The government response to the Coronavirus pandemic – lockdowns, stay-at-home orders and business closures – has had an unintended consequence: a rise in domestic violence reports. According to city and county officials, since the onset of the pandemic, the number of domestic violence cases have exceeded those of 2019. In the month of March alone, there was an 18% increase in family violence-related calls compared to the same period last year.
Business closures and stay-at-home orders not only led to many people working and attending school from home, but it has also trapped some at home with their abusers. Marta Pelaez, CEO of the Battered Women’s Shelter, believes COVID-19 has had a direct correlation to the recent spike. “That strategy to keep us all safe had a completely different impact and effect on the victims of domestic violence,” said Pelaez. The pandemic has created new stress within families, exacerbating existing tensions and causing a rise in domestic disputes that sometimes result in violence.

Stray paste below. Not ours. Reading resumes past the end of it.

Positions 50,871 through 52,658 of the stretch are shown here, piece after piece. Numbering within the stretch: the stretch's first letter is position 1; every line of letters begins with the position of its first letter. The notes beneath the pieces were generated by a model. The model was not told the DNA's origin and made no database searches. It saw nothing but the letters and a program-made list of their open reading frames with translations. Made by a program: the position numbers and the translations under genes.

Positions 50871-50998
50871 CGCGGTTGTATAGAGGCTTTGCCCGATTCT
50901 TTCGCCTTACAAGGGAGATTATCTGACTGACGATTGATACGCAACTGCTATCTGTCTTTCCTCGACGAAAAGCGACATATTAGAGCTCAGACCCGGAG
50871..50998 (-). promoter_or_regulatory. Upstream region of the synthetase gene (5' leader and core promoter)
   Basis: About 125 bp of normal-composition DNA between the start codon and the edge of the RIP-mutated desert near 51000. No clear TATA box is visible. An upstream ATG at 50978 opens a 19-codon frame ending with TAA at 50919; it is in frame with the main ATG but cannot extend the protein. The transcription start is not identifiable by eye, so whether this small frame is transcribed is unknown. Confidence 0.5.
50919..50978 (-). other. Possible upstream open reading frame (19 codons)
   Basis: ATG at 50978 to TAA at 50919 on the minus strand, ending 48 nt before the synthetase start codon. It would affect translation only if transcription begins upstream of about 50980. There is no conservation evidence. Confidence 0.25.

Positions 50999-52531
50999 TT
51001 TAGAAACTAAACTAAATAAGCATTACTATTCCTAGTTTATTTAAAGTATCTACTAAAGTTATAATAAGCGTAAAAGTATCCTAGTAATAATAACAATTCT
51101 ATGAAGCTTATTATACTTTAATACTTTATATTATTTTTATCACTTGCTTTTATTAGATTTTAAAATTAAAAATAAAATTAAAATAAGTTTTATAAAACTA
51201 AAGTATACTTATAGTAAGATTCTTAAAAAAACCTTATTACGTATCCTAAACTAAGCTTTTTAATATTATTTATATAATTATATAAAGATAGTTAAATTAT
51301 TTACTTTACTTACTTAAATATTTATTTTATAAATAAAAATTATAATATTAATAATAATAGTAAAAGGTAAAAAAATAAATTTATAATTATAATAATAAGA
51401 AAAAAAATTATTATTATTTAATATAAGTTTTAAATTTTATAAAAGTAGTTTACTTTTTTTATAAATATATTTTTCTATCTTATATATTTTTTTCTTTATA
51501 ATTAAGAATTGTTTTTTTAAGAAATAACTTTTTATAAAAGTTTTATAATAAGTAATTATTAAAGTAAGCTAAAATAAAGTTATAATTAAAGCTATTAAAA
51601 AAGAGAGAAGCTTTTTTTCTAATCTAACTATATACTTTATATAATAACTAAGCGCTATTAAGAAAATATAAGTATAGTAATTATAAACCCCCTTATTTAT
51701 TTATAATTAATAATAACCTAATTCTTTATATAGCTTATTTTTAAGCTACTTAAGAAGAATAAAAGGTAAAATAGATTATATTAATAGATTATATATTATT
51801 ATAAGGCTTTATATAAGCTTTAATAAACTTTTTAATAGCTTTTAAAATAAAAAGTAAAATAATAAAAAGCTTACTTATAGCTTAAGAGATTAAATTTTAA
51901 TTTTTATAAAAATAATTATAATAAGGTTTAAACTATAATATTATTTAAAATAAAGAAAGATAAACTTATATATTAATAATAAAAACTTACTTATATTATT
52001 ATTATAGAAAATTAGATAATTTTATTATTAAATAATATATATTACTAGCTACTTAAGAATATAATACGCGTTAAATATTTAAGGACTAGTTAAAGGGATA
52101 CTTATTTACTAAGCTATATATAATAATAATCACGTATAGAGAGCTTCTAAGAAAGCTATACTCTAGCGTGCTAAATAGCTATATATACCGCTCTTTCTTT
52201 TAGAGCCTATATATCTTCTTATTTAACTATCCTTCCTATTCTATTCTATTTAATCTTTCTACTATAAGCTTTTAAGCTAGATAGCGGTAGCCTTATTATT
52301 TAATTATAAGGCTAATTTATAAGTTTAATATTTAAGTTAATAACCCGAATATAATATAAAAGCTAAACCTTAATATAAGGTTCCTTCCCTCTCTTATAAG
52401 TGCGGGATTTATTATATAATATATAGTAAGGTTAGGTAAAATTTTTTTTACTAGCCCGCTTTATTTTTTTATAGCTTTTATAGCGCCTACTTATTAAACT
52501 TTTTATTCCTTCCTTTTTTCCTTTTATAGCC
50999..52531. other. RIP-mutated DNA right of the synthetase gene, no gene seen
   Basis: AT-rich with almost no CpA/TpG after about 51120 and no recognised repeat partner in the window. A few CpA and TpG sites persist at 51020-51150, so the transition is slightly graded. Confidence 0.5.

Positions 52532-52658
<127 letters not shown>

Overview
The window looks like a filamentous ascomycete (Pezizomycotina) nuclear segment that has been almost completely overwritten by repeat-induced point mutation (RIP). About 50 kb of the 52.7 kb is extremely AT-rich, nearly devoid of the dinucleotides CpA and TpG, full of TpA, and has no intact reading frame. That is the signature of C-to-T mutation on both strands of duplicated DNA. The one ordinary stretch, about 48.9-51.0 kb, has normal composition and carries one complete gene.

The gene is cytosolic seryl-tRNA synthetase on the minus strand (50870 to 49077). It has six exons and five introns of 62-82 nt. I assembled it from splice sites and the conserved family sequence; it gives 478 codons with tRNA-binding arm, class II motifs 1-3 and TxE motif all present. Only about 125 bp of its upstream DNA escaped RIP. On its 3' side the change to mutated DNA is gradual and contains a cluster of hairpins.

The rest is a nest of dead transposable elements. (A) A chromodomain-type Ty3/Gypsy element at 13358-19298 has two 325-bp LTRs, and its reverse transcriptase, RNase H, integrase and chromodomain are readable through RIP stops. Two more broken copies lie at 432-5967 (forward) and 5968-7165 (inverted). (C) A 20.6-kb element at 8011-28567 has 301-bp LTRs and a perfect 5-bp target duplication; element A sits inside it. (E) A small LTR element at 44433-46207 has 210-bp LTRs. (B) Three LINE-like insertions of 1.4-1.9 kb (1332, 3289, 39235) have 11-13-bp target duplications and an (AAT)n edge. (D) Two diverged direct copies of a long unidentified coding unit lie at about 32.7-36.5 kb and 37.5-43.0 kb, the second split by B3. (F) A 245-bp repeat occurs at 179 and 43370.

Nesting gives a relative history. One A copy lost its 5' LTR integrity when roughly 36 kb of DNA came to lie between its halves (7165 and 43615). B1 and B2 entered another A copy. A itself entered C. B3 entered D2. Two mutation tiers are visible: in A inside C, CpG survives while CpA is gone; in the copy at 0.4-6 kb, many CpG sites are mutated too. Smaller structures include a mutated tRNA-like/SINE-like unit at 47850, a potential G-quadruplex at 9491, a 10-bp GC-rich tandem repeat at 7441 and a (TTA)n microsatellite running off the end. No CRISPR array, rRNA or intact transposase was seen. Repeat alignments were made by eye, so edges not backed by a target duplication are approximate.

October is Domestic Violence Awareness month and it’s important that everyone take the time to learn about and understand the warning signs of domestic abuse and what resources are available for victims and survivors. Domestic violence can happen to anyone, which is why it’s so important to know how to get help. Examples of things you can do to help are educating yourself and others, helping a friend who is being abused, speaking up, and being an engaged bystander.
Raising awareness about domestic violence is key to preventing it, because the more we talk about it, the more we can do to prevent it and help those in need. Even though the pandemic will eventually come to an end, domestic violence will likely always be with us, so we should do everything we can to minimize it.
- People facing life-threatening domestic violence emergencies should call 9-1-1.
- Those needing to make a safety plan or report suspected abuse should call (210) 207-SAPD.
- The Family Violence Prevention Services can also provide support for those seeking shelter by calling (210) 733-8810.
- The National Domestic Violence Hotline is also available at (800) 799-SAFE.
- For more information on domestic violence awareness, please visit https://nomore.org/learn/resources/
“‘We are there because we save lives’: Battered Women and Children’s Shelter sees increase in need,” KSAT.com, September 6, 2020
“San Antonio Records Domestic Violence Increase During Coronavirus Crisis,” SA Current, April 7, 2020